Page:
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NVIDIA Unleashes Quadro 6000 and 5000 Series GPUs
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Date: Jul 27, 2010
Section:Graphics/Sound
Author: Mathew Miranda
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Introduction

Not long ago, we reviewed the entire FirePro workstation graphics card lineup from ATI. With the V8800, our testing revealed considerable performance gains over the previous generation V8750, coupled with a lower price point. Surely, that's a combination that consumers can appreciate, especially for those looking to upgrade sooner, rather than later. But, at the time, the market was not yet settled as we anxiously awaited a response to ATI's FirePro products from NVIDIA. Thankfully, the wait is over as the launch of a new series of professional graphics cards from NVIDIA based on the company's Fermi architecture has just arrived.   

Three new models arrive today to bolster the Quadro lineup and affirm NVIDIA's commitment to the professional workstation crowd. As we've mentioned, the new cards are based on NVIDIA's Fermi architecture which brings a new set of cutting edge features to the table. First, take note of the change in naming convention. These cards no longer use the FX designation, and are simply branded Quadro followed by the model number.


NVIDIA Quadro 6000 and 5000 Workstation Graphics Cards

Today, we'll be looking at the two ultra high end models from NVIDIA, the Quadro 6000 and Quadro 5000 graphics cards. Both models offer an impressive list of specifications and features, but flaunt large price tags as well. Before we go into those details, we'd like to mention the card we aren't reviewing in this article, but is launching today as well. The Quadro 4000 offers 256 CUDA cores with 2GB of GDDR5 and offers 89.6GB/s memory bandwidth through a 256-bit interface. At $1,199, the 4000 replaces the FX 3800 within NVIDIA's lineup, while offering considerably more features. Out of these three cards, the Quadro 4000 is the most affordable Fermi-based option. Now for highlights on the Quadro 6000 and 5000 models, check out the chart below to find out what they have to offer...

NVIDIA Quadro Professional Graphics
Professional Workstation Models




One thing is certain looking at their specs--these cards mean business. They were specifically designed to meet the demands of professional designers, engineers, and scientists with a strong emphasis on visual computing with certified applications such as Maya, 3D Studio Max, and SolidWorks. When compared to mainstream GF100 based gaming video cards, we find the core and memory clock speeds here are much lower. We suspect this was done to ensure stability and extend longevity of the hardware components, and to provide quieter operation. But, we also find that NVIDIA has significantly beefed up memory capacity to extreme levels. So how does this combination of lower clocks and increased memory translate to the world of professional graphics? Before we get to the performance results, let's take a closer look at these cards themselves and find out what makes them different from the previous generation of Quadro graphics cards.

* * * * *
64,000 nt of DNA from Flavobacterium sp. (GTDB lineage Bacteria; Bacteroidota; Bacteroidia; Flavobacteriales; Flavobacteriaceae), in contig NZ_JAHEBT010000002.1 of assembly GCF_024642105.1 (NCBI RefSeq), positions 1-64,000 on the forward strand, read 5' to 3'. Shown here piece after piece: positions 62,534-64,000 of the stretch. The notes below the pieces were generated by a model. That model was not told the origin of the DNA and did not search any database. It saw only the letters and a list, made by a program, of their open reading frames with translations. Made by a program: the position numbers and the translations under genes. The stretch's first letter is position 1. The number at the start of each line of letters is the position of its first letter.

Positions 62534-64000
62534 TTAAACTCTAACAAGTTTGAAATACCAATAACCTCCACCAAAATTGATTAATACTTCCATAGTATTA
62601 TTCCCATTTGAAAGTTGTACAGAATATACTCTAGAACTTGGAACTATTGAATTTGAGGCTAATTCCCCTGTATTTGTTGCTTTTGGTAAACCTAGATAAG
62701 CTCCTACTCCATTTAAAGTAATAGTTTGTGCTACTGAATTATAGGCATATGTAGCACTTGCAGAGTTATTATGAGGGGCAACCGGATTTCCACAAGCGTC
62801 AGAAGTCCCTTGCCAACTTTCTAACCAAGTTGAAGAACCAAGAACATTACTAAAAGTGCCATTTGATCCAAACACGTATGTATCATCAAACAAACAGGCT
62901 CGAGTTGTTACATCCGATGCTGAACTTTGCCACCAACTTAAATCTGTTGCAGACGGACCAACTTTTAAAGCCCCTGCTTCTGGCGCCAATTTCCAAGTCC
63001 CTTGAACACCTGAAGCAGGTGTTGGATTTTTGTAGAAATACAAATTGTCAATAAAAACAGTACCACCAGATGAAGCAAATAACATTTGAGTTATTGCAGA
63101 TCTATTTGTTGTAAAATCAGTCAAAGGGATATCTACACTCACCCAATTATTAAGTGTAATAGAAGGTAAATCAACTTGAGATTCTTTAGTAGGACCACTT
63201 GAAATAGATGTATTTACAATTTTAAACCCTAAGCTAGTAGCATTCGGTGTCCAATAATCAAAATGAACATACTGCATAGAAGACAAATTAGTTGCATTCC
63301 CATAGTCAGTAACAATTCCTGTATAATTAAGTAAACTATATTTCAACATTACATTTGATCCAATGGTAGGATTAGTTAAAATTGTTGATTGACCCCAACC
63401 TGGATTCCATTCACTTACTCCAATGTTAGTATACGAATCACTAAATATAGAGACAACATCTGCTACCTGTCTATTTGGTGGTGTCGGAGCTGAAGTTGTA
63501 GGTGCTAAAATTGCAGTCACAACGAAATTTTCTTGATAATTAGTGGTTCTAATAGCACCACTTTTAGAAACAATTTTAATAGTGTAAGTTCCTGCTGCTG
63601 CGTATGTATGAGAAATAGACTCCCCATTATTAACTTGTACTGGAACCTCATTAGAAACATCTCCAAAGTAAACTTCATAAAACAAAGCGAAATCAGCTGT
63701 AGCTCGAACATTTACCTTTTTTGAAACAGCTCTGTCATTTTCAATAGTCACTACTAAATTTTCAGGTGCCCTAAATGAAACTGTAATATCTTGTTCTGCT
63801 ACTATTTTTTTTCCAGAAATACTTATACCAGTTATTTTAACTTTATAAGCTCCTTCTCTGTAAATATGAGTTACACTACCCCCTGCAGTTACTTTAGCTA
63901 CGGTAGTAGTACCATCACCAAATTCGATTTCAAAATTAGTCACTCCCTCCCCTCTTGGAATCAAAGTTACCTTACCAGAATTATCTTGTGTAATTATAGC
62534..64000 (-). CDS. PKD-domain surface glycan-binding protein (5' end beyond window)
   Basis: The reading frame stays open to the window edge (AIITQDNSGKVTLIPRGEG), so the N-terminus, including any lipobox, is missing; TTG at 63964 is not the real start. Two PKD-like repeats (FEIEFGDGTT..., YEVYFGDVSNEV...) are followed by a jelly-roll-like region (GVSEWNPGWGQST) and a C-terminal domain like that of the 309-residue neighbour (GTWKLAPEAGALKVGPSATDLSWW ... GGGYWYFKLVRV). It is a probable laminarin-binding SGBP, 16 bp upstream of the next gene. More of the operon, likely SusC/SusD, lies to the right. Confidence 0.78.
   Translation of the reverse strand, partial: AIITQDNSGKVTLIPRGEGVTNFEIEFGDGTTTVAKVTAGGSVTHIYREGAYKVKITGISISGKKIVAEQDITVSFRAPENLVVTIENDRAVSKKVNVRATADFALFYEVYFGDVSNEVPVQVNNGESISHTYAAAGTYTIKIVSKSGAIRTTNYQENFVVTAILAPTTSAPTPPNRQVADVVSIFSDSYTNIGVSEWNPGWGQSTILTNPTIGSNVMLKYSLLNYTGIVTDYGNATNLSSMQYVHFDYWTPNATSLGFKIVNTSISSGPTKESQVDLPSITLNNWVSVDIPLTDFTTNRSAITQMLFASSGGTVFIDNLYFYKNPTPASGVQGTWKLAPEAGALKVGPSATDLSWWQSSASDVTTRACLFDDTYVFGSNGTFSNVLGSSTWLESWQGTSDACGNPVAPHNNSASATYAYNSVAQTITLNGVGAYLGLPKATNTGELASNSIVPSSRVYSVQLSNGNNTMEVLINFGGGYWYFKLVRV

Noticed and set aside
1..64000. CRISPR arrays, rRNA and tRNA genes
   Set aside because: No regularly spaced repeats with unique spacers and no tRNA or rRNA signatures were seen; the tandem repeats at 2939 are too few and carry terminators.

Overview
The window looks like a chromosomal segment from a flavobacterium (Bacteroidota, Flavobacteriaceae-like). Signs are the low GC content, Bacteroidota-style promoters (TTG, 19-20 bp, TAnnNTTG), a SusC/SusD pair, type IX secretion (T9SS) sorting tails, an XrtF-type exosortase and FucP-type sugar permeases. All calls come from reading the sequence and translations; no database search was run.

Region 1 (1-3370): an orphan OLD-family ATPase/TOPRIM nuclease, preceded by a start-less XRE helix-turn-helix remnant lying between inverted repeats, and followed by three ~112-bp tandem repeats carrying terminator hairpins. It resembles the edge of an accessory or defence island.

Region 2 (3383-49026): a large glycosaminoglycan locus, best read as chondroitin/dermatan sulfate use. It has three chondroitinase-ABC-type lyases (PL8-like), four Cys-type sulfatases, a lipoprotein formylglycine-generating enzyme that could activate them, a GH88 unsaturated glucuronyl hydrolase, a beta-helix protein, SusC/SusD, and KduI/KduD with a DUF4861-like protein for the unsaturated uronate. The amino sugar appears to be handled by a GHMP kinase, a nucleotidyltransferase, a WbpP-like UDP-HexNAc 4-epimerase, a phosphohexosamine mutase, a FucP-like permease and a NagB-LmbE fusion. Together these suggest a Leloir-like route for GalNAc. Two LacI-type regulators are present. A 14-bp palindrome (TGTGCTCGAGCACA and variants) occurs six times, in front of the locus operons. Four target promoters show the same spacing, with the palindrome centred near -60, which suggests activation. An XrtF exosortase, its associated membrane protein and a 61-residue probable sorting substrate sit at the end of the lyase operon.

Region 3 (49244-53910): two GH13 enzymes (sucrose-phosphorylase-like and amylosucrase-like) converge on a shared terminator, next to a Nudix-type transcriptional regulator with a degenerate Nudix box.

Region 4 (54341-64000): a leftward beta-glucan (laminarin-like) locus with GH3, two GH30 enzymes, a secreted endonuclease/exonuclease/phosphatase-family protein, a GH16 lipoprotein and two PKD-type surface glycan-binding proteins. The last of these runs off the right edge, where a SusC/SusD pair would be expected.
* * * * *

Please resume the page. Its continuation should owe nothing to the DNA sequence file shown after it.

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The Quadro 6000 and 5000 Up Close

It's true that high-end workstation graphics cards may be based on the same core architectures as gaming-targeted graphics cards, however, their purposes are very different. While they both accomplish the same task, processing commands and rendering images on-screen, workstation cards endure a more strenuous existence than their gaming counterparts. Workstation cards are used to solve complex, mission-critical problems, like helping engineers design and build cars; helping architects to plan and construct buildings, and even help oil and gas companies to provide more effective means of production and transportation.

 
NVIDIA Quadro 5000

Featuring 352 CUDA parallel processing cores and 2.5GB of GDDR5 memory, the Quadro 5000 should be a strong performer. It features a smaller version of the cooling system found on the GTX 470 / 465 gaming models, underneath the silver and black plastic shroud featuring NVIDIA's Quadro emblem. The card offers four outputs: two DisplayPorts, one dual-link DVI, and one 3D stereoscopic connector. Both DisplayPort and dual-link DVI support up to 2560 x 1600 (30" monitor) resolution. Any combination of monitors can be used, but only two outputs can be active at one time. For this reason, this card only supports two monitors despite having three output connectors. 


Quadro FX 4800 vs Quadro 5000 Comparison Chart

We put together this chart for you in order to quickly show the specs and features of the Quadro 5000 compared to the card its replacing, the FX 4800. The 5000 offers 60 additional CUDA cores, and provides 2.5GB of GDDR5 memory along with a huge upgrade in memory bandwidth. 




NVIDIA Quadro 6000